Study by senior fellow Philip Cross on the extent of regulation in the economy follows work by former StatsCan chief statistician Munir Sheikh on tax expenditures. Together they reveal the true size of government in Canada for the first time.
OTTAWA, May 29, 2014 – The Macdonald-Laurier Institute has revealed for the first time the true size of government in Canada, with two studies finding that government controls nearly two-thirds of the economy, significantly higher than traditional measures suggest.
The second report, by MLI Senior Fellow Philip Cross, titled “Estimating the True Size of Government: Adjusting for regulation”, is released today. It calculates that 10.5 percent of the Canadian economy is subject to regulatory control.
This builds on an MLI report earlier this year, authored by former StatsCan chief statistician Munir Sheikh, that shows adding tax expenditures – measures that allow people to pay less in taxes if they adopt certain behaviours – to spending grows the size of government by 10.1 percent of GDP.
The most common measure of the size of government is program spending as a portion of GDP, which is around 44 percent. Add in tax expenditures and regulation, which accomplish government goals by other means but still have a major impact on the economy, and you arrive at a figure for government control of all spending of over 64 percent of GDP.
Getting a handle on the true size of government is important, says Cross, because regulation stifles growth, depresses productivity, raises prices for consumers and lowers living standards.
“A government truly committed to helping consumers would turn a critical eye to regulations designed to protect industries such as culture and finance where globalization and the Internet are already undermining the monopoly of traditional domestic suppliers”, Cross writes.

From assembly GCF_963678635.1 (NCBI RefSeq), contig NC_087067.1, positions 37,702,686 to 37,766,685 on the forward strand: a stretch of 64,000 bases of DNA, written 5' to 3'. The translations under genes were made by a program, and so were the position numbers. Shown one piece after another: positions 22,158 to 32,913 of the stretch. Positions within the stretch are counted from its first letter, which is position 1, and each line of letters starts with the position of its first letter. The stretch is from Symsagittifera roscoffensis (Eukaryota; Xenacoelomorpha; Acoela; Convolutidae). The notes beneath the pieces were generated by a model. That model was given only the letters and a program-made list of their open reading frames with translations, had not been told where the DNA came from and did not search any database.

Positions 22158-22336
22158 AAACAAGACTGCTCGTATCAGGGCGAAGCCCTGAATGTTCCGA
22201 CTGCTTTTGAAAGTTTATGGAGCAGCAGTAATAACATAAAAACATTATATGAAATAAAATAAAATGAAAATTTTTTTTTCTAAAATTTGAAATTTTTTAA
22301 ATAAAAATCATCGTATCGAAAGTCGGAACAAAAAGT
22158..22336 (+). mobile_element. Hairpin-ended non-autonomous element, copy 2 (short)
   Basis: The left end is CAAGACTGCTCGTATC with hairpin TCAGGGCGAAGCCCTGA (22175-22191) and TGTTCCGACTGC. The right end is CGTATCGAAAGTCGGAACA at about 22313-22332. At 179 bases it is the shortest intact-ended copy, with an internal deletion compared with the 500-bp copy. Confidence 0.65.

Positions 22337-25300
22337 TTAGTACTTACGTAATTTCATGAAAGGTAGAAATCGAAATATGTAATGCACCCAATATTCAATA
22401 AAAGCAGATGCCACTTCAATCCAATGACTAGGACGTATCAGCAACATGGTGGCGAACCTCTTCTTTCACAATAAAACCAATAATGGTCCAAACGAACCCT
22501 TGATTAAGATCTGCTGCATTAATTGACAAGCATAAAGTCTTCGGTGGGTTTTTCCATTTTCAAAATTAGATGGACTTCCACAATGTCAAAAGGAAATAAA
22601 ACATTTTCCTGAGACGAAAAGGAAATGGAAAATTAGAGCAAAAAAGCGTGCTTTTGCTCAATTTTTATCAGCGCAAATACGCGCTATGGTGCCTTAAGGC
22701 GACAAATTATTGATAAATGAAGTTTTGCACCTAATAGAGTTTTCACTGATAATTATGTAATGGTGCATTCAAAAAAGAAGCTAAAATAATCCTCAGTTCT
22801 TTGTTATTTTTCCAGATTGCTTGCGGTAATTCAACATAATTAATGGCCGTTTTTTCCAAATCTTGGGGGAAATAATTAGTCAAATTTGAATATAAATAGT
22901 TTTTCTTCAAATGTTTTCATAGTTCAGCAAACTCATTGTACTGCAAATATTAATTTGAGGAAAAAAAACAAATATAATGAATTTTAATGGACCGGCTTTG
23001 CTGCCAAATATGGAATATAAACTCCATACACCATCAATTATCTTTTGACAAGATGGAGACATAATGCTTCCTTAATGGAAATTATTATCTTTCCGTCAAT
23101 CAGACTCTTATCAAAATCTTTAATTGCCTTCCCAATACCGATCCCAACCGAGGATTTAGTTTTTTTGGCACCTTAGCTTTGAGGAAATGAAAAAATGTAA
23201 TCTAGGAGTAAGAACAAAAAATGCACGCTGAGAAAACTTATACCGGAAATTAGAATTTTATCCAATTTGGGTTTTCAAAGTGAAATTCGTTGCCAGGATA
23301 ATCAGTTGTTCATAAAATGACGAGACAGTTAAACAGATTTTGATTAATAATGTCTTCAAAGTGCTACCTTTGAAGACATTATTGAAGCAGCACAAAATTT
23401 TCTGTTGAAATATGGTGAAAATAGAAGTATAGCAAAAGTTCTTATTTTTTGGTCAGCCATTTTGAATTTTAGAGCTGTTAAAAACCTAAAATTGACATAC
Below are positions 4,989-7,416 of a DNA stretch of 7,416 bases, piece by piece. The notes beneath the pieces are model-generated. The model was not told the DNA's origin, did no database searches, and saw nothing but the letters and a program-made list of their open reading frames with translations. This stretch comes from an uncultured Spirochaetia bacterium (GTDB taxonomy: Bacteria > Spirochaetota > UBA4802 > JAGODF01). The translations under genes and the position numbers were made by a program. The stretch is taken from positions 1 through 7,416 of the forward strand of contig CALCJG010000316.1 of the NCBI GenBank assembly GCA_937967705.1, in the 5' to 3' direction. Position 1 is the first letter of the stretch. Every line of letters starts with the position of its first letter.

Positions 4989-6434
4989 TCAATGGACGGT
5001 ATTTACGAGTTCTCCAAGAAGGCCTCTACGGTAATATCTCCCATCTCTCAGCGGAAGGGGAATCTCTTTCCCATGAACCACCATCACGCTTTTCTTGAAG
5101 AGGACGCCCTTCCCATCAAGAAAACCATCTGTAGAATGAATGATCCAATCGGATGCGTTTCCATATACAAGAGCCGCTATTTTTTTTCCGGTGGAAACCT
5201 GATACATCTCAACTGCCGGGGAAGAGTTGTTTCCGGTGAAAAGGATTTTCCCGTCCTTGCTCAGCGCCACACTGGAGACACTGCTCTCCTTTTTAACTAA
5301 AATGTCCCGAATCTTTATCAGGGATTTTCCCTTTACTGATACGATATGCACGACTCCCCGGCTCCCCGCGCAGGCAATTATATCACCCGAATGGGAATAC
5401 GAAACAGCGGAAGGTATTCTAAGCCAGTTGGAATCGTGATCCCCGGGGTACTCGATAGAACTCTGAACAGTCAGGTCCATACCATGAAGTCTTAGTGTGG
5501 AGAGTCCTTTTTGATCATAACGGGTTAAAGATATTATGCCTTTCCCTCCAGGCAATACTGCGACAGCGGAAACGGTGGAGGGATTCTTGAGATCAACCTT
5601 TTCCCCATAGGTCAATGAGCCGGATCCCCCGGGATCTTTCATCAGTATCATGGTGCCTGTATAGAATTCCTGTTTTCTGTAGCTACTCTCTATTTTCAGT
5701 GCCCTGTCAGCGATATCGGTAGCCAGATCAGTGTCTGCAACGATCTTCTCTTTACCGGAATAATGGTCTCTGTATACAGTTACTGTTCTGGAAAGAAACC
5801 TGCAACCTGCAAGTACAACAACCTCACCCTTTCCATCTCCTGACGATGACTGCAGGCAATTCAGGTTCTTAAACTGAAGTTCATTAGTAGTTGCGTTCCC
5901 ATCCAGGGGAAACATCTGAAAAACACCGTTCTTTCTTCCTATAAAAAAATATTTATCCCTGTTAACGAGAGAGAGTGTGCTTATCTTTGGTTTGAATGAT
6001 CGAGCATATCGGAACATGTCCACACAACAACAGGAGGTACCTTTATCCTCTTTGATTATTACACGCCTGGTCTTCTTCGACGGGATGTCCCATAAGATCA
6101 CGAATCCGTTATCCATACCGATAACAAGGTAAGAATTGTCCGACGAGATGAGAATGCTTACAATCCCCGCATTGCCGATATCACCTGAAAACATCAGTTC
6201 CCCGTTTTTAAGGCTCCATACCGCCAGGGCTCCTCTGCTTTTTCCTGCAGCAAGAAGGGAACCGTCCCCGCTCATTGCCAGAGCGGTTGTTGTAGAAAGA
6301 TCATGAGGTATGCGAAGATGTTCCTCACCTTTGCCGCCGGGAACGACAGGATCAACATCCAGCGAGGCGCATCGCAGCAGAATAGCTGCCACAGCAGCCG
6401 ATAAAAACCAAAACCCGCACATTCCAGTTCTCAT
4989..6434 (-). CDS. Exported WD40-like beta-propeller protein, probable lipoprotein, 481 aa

Cross’s definition leaves aside certain regulations, such as those covering the health and safety of workers or laws that protect the environment, because those restrictions apply equally to all businesses and don’t restrict pricing or competition.
Instead he chooses to look at regulations that affect supply or demand in an industry by significantly altering prices or the quantities of what is produced. Common examples include restricting foreign-owned firms from entering the banking or telecommunications industries or creating government-owned monopolies for utilities or postal delivery.
“Both tax expenditures and regulation allow governments to achieve policy goals without directly spending money”, Cross writes. “As such, with so many governments struggling to control their debt and deficits, there is the temptation for governments to use tax expenditures or regulations as a way to exert control over the economy while minimizing government spending”.
That would not be good news for the economy, Cross says. His report finds regulation exists mostly in the industries, such as agriculture, communications, finance, and utilities, which have a long history of government involvement.
“That the rationales for regulation in key industries are long-standing is a major problem for the future of regulation”, he says. “Justifications that were valid decades ago may no longer apply, particularly given the pace of technological change”.
Cross, a former StatsCan chief economic analyst, says the research is designed to fulfill a similar role to work previously done by Statistics Canada – which has been discontinued for more than 20 years – that measured the impact of regulation on consumer prices. He hopes it will kick-start more research that fine-tunes the results and delves further into the past to trace the impact of regulation in Canada over time.
“In the 21st century, where adaptability to rapid change is paramount, regulation increasingly seems a quaint relic of the 20th century”, Cross writes.
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Philip Cross is a senior fellow with the Macdonald-Laurier Institute. He spent 36 years with Statistics Canada and in 2008 was appointed the department’s chief economic analyst.
The Macdonald-Laurier Institute is the only non-partisan, independent national public policy think tank in Ottawa focusing on the full range of issues that fall under the jurisdiction of the federal government.
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